Through seven journeys in Tibet, Claire chronicles a rapidly changing world — where monks talk on mobiles and Lhasa’s sex industry thrives. But it is Ani, a penniless wanderer with a rich heart, who leaves an indelible impression. Together, in a culture where freedom of expression is forbidden, they risk arrest. And they forge an abiding friendship, based on intuition and deep respect.
Bone Mountain – Eliot Pattison
When disgraced former inspector, Shan Tao Yun joins a group of reverent Tibetans returning a sacred artefact to its home, it seems he has at last found the peace he has struggled for since leaving prison. What starts as a spiritual pilgrimage, however, quickly turns into a desperate flight through the Tibetan wilderness as the outlawed monk who guides them is murdered and Sham discovers that the artefact has recently been stolen from the Chinese army.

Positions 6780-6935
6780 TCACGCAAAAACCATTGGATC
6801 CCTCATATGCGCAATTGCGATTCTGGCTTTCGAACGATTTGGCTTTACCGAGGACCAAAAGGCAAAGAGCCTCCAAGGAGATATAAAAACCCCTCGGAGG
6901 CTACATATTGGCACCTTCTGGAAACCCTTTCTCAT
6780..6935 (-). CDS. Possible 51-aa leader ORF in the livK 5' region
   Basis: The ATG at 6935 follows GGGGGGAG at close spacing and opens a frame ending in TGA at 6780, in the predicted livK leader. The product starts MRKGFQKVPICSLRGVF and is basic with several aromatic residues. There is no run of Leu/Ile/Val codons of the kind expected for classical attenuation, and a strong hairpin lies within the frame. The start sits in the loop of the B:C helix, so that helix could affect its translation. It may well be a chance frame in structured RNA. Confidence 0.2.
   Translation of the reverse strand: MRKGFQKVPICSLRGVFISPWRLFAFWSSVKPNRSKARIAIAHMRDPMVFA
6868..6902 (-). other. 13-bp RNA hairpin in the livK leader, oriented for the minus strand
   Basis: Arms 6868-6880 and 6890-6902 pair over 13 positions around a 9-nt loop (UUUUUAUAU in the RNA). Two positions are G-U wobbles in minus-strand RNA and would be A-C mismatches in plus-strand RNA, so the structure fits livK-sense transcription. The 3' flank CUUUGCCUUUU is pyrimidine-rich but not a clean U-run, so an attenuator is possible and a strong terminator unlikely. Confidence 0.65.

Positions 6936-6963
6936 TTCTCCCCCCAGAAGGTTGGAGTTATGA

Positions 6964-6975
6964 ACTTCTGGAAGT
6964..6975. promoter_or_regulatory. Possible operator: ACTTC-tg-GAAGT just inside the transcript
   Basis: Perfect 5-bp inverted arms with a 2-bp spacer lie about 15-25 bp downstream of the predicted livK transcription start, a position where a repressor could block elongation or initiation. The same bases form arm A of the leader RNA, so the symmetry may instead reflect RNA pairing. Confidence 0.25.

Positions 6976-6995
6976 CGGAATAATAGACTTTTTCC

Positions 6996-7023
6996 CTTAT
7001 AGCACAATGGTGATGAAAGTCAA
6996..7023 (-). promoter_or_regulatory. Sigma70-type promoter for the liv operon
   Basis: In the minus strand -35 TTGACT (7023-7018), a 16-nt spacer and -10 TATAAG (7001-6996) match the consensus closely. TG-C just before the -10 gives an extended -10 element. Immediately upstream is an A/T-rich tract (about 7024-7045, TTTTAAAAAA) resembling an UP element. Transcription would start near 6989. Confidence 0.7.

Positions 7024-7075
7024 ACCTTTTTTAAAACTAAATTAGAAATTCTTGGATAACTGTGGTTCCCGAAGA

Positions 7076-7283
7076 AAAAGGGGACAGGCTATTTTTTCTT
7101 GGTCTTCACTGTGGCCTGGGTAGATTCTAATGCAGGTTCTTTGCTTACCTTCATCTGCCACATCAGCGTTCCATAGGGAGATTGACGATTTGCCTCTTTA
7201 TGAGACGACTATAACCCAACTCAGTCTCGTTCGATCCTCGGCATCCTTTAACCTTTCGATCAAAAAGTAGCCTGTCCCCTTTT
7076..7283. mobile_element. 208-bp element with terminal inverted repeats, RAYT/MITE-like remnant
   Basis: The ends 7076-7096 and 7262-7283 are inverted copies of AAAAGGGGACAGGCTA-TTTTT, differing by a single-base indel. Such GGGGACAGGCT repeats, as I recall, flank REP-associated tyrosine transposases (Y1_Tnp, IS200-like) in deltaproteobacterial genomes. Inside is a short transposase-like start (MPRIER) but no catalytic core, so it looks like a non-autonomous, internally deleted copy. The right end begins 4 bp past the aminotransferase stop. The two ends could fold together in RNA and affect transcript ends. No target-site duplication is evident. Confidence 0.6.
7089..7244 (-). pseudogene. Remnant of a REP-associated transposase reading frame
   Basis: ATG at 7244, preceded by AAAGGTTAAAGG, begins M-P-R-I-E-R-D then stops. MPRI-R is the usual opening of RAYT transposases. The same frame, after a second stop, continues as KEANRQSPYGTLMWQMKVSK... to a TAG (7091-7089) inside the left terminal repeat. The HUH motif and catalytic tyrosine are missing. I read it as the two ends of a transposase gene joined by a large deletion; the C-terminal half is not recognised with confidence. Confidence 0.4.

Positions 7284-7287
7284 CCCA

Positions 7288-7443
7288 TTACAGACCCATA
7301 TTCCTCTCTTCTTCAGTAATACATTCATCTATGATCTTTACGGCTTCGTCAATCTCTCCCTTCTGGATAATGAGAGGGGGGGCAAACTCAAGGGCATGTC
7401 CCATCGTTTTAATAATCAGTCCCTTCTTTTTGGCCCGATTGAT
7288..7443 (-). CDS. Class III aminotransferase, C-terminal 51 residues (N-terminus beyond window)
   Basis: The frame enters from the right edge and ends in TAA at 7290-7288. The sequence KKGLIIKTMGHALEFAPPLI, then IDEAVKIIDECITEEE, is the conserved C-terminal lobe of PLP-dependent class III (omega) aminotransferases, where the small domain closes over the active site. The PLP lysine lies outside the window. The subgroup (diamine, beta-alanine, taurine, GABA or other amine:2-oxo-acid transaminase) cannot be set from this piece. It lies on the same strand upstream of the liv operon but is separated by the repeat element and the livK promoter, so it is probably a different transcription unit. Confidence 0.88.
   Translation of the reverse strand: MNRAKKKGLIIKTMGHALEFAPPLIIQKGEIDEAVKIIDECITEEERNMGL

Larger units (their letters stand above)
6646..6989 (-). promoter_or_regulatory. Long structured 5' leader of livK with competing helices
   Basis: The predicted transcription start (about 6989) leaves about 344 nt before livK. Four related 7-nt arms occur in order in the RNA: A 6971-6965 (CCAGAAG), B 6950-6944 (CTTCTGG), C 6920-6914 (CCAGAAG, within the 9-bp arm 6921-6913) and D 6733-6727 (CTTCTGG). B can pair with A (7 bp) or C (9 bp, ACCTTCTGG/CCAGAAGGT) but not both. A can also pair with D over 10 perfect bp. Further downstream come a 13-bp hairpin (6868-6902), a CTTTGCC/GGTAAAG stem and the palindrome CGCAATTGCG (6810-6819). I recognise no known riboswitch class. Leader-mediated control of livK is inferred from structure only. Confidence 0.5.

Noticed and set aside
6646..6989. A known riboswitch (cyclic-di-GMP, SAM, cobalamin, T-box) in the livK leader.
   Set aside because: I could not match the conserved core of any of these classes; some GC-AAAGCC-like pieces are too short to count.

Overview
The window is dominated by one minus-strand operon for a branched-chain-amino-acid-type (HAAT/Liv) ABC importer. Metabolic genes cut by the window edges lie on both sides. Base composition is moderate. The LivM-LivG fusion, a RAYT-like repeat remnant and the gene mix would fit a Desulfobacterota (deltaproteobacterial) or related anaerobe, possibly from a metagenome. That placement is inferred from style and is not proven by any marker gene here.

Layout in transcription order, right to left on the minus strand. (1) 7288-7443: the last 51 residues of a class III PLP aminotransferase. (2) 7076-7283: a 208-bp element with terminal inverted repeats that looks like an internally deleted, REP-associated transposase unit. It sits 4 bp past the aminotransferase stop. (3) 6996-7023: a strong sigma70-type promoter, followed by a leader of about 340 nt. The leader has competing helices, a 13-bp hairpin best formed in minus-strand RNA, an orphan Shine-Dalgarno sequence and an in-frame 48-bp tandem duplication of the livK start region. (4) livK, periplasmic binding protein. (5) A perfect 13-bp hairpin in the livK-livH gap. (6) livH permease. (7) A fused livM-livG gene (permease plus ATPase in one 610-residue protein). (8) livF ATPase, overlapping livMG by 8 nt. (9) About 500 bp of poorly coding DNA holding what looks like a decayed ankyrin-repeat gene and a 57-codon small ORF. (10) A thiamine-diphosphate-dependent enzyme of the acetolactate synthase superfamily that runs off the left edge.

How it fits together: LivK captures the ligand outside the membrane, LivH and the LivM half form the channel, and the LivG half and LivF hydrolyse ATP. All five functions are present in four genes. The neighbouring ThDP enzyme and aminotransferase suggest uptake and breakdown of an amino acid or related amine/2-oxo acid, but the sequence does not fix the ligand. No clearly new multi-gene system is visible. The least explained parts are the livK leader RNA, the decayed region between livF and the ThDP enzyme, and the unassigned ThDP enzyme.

But why is the army so desperate to find the artefact entrusted to Shan? Why is an aged medicine lama being stalked by government agents? Why has an American woman, a geologist for an oil company, abandoned the project and fled into the mountains? Shan discovers not answers, but only new mysteries as he is drawn to such unexpected places as the raucous headquarters base of the Western oil venture and a monastery that seems more attuned to the teachings of the party than those of Buddha. And the further he travels into the mountains, the more Shan realises that what is at stake is not only justice but the spiritual survival of those who have joined his strange quest. At the heart of Pattison’s powerful tale is a story of a brave, oppressed people who have learned to endure by drawing strength from their land and their rich spiritual traditions.